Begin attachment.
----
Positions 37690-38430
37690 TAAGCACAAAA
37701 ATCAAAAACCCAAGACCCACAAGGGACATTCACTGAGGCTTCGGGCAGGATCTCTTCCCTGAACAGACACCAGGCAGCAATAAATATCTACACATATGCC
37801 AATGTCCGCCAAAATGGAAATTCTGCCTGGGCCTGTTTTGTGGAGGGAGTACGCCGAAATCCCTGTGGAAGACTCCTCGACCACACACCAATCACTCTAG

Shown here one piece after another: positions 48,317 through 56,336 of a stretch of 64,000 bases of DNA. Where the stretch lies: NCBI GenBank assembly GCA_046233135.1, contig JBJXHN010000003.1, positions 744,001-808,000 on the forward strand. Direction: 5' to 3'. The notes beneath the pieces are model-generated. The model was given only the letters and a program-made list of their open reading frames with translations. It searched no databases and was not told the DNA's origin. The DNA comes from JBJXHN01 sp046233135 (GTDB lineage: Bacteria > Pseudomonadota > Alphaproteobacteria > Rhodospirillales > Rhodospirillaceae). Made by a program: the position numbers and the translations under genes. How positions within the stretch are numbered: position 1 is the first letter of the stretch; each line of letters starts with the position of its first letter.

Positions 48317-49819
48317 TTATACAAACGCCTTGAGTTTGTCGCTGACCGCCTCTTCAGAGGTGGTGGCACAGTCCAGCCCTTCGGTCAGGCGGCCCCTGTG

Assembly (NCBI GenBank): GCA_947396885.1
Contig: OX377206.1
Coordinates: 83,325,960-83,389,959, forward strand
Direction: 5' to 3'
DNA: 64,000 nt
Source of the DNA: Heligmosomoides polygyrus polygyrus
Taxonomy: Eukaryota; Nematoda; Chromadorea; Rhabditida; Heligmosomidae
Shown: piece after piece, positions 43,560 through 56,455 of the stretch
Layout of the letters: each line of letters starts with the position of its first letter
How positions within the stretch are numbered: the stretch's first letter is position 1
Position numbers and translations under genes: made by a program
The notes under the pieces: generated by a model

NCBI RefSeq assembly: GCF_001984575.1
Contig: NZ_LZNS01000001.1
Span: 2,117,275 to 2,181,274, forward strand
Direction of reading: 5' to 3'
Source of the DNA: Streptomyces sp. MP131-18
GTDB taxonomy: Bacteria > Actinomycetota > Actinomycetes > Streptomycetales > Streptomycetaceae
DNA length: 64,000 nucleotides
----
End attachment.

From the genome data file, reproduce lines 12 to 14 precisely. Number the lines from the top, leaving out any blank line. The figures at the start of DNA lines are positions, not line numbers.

DNA: 64,000 nt
Source of the DNA: Heligmosomoides polygyrus polygyrus
Taxonomy: Eukaryota; Nematoda; Chromadorea; Rhabditida; Heligmosomidae